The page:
Sunday, July 16, 2006

Can You Guess Who said Each Quote?

The late Rabbi Meir Kahane (zl) is known by many as a politically extremist Orthodox Jew. Rabbi Kahane, born in New York on August 1st, 1932 and was assassinated by Egyptian-American El-Sayyid Nosair on November 5th, 1990 in New York City. Rabbi Kahane was an avid writer of articles and books, was a lawyer, lectured in universities and institutions, and favored the creation of a political system making Jewish Law the core of Israeli legal law, or a theocracy. He founded the “ultra-radical Kach Party” in 1974, to which membership was eventually outlawed by Israeli law. He proclaimed that the removal of Israeli Arabs into the surrounding Arab states as the only way to end the conflict. His premise was that population exchanges often end hostile national, social, ethnic, and political conflicts, and have been completed numerous times in human political history in order to resolve conflicts. Further, he stated that a population exchange indeed began with the establishment of the State of Israel in 1948 when the Arab states expelled almost the entirety of their Jewish populations, whom had lived there for generations and had become thoroughly culturally assimilated as Arabs. From approximately 930,000 Jews living in the Arab countries before 1948, some 850,000 to 900,000 were forced to flee, leaving the population at around 30,000 to 35,000 Jews. In other words, 91%-97% of the Jewish population left those countries and around 550,000-600,000 of them, or 61%-66%, fled to Israel. It would have been a population exchange, but that there was no exchange made it a population transfer. According to the International Journal of Refugee Law website, “The compatibility of population transfers with humanitarian and human rights law in a given situation is thus relevant in determining whether a consolidation of the demographic fait accompli could serve as a basis for a lasting solution to conflict.”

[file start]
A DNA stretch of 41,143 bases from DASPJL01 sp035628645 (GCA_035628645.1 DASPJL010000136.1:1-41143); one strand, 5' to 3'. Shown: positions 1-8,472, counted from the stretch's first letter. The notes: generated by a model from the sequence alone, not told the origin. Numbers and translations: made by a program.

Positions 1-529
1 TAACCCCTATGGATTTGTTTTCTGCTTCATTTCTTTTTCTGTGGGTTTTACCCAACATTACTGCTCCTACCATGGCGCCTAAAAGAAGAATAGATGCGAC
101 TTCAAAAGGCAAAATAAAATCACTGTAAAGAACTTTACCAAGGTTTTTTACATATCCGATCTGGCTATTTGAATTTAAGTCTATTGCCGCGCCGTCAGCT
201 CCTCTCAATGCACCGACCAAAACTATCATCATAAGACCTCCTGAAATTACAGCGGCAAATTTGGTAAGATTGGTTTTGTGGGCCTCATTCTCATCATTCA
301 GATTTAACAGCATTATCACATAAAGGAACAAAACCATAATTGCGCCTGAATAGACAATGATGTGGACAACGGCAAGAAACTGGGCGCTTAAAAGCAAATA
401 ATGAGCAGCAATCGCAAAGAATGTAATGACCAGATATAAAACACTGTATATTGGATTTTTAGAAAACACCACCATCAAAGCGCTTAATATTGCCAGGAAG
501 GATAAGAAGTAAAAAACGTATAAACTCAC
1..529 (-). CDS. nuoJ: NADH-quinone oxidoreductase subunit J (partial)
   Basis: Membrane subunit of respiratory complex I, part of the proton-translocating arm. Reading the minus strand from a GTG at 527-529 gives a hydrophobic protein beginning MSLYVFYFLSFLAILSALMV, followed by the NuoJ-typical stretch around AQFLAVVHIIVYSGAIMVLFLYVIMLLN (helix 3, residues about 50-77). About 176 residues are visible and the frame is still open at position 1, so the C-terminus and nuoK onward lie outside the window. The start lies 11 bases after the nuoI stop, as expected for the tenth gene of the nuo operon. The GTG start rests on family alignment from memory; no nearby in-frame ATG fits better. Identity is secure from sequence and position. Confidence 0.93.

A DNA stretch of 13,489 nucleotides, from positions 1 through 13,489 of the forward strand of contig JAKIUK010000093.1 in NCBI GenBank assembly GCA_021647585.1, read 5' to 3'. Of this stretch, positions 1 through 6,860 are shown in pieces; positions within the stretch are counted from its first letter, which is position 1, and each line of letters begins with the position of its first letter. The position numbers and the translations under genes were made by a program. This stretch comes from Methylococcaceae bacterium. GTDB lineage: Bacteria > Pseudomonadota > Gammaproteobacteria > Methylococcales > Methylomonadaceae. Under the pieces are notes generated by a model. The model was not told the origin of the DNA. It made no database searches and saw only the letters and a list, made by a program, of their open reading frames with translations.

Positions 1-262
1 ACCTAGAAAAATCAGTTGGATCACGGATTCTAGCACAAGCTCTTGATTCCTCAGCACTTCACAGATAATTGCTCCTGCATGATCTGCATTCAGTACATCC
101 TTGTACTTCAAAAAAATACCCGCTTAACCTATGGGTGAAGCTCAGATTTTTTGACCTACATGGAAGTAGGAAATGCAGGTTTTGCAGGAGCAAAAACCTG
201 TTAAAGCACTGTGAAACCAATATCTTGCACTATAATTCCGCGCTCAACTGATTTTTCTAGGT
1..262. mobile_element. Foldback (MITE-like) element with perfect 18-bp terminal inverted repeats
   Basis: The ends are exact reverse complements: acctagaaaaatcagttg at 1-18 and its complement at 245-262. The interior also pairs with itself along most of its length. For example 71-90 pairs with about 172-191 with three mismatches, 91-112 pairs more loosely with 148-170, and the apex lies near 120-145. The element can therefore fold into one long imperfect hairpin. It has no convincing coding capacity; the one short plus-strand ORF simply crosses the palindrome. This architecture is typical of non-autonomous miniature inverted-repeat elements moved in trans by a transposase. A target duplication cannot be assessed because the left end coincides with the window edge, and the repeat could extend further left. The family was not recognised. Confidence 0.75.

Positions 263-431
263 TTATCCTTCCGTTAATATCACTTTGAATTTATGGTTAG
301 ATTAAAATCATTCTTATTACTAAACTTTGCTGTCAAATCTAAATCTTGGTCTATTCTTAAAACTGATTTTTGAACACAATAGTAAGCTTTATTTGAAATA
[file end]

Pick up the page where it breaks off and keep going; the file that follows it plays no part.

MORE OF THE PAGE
The late Edward Wadie Said (pronounced “Sayyid”) was born on November 1st, 1935 in Jerusalem, Palestine (by international politics it became recognized as Israel on May 14th, 1948) and died on September 25th, 2003 in New York City from Leukemia. He was a Protestant Arab intellectual and his life career was education, having written many books and lecturing on what he believed was the colonialism and racism of the country of Israel and the errors in American and Israeli politics regarding the Arab world in many colleges and other institutions. He was outspokenly and ardently anti-Israel, anti-Zionist, and according to many opinions, anti-Semitic. He proclaimed the illegality of the establishment of the State of Israel in 1948 and condemned its wars as being “expansionist” and “colonialist,” especially the war of 1967 (Six Day War) with the Jordanians, Egyptians, and Syrians, which caused for the Israeli-Palestinian conflict as we know it today.

Here is a series of quotes from both Rabbi Meir Kahane and Edward Said. However, I left no indication of which person said which quote and the point of this is to see if you can successfully identify which person is responsible for which. The answers are at the end of the post.